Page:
Disabling Falls Don't Have to Happen
Expert advice on how seniors can lower their risk
THURSDAY, May 12, 2016 (HealthDay News) -- Seniors are at high risk for falls, but there are ways to reduce that risk, experts say.
One-third of Americans aged 65 and older fall each year. And, falls are the leading cause of nonfatal and fatal injuries among older Americans, according to the American Trauma Society.
Each year, more than 2.5 million fall-related injuries are treated at U.S. emergency departments, the trauma society says. These falls result in more than 734,000 hospitalizations and more than 21,700 deaths.
It's crucial for seniors to get medical care after a fall, said Dr. James Vosswinkel, chief of trauma, emergency surgery and surgical critical care at Stony Brook University Hospital in New York.
"Older adults who suffer a serious fall have much better chances of survival and overall better health outcomes if they are treated at a trauma center where specialized surgeons are available," he said in a hospital news release.
Seniors can significantly reduce their risk of falls through certain lifestyle changes and prevention programs, Vosswinkel added.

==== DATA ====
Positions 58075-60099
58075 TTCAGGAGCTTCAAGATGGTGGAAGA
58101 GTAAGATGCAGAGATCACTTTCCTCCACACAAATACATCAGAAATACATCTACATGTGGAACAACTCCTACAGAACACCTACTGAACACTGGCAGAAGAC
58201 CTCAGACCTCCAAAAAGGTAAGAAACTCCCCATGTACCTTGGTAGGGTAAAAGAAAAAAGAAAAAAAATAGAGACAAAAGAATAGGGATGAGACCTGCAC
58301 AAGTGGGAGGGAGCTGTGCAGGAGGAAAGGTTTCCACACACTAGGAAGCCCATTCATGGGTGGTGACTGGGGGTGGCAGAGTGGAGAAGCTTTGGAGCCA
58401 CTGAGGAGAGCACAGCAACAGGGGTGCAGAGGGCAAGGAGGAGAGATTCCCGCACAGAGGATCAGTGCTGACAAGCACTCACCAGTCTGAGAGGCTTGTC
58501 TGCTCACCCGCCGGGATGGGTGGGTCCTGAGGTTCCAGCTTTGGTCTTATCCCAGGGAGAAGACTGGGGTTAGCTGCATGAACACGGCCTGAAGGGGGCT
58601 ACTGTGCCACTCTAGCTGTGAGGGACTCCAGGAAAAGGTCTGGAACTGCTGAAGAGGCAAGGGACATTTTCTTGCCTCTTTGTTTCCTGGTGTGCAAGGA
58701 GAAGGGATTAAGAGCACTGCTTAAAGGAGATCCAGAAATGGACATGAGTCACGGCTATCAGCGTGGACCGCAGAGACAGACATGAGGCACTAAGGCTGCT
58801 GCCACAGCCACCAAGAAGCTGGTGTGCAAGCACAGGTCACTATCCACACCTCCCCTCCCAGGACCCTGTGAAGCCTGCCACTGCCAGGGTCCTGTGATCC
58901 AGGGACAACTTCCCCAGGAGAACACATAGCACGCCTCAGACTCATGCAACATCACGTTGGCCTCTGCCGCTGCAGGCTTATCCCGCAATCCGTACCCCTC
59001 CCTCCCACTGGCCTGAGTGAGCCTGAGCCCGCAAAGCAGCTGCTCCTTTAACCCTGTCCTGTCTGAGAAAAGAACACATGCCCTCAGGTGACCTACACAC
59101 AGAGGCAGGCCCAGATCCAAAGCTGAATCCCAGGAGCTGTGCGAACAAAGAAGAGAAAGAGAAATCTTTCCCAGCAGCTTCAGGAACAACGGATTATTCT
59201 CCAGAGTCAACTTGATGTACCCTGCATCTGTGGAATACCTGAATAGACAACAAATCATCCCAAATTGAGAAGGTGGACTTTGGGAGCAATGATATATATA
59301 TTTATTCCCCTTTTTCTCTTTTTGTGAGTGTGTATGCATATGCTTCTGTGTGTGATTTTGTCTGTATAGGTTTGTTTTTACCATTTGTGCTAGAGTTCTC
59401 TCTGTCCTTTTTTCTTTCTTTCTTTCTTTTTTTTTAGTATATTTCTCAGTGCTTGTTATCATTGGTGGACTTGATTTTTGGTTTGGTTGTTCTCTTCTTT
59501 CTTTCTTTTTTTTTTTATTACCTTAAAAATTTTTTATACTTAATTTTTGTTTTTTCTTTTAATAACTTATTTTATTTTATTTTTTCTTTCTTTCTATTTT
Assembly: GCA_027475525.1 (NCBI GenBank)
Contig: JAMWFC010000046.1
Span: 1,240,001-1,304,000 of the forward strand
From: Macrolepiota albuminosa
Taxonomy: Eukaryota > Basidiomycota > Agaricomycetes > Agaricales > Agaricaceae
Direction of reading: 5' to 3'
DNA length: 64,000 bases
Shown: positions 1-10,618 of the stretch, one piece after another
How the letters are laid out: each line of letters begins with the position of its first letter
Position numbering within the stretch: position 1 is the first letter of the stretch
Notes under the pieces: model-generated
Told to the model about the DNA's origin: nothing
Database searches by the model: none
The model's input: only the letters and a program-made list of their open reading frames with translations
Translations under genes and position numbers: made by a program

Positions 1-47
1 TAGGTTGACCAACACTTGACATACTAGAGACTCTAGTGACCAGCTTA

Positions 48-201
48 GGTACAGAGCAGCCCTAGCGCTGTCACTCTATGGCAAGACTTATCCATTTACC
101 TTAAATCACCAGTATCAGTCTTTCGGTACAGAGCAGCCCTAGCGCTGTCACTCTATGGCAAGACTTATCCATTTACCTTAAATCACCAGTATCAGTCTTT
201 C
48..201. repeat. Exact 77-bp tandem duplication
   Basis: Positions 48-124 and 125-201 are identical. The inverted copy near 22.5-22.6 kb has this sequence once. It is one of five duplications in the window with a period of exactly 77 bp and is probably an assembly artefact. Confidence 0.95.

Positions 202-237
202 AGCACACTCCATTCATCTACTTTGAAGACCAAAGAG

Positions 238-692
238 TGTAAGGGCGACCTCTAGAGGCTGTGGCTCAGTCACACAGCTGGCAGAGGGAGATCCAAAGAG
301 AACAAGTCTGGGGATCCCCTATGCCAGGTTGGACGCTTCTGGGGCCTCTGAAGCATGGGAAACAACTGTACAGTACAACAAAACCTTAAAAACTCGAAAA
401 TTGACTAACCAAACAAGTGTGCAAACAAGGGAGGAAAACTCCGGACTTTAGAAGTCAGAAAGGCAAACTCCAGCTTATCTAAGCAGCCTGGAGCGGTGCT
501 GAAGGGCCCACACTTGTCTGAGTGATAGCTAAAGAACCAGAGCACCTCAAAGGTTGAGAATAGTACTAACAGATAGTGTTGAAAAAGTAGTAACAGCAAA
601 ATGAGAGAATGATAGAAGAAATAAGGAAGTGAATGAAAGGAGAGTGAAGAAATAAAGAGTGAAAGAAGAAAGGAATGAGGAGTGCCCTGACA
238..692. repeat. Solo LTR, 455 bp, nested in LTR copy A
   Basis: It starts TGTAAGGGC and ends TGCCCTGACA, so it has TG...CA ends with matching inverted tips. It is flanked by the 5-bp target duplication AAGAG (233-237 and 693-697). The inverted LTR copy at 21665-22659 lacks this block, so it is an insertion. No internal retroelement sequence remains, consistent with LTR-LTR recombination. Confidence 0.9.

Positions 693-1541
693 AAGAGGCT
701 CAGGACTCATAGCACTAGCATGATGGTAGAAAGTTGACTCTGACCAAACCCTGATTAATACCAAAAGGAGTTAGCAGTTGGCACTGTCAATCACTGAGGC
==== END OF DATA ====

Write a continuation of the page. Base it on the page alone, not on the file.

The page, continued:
Here are some tips from Kristi Ladowski, injury prevention and outreach coordinator at the Stony Brook Trauma Center:
- "Talk with your physician about your risk of a fall, and how you can manage certain health conditions that can lead to a fall," she said.
- "Have your medications reviewed by your doctor and pharmacist to discuss which medications may contribute to dizziness, imbalance and fatigue," Ladowski suggested.
- Take part in exercise programs that promote strength and balance, and have your vision checked at least once a year.
- Fall-proof your home, and talk to your family about how to help you live an independent lifestyle.
May is National Trauma Awareness Month.
The U.S. National Institute on Aging has more about older adults and falls.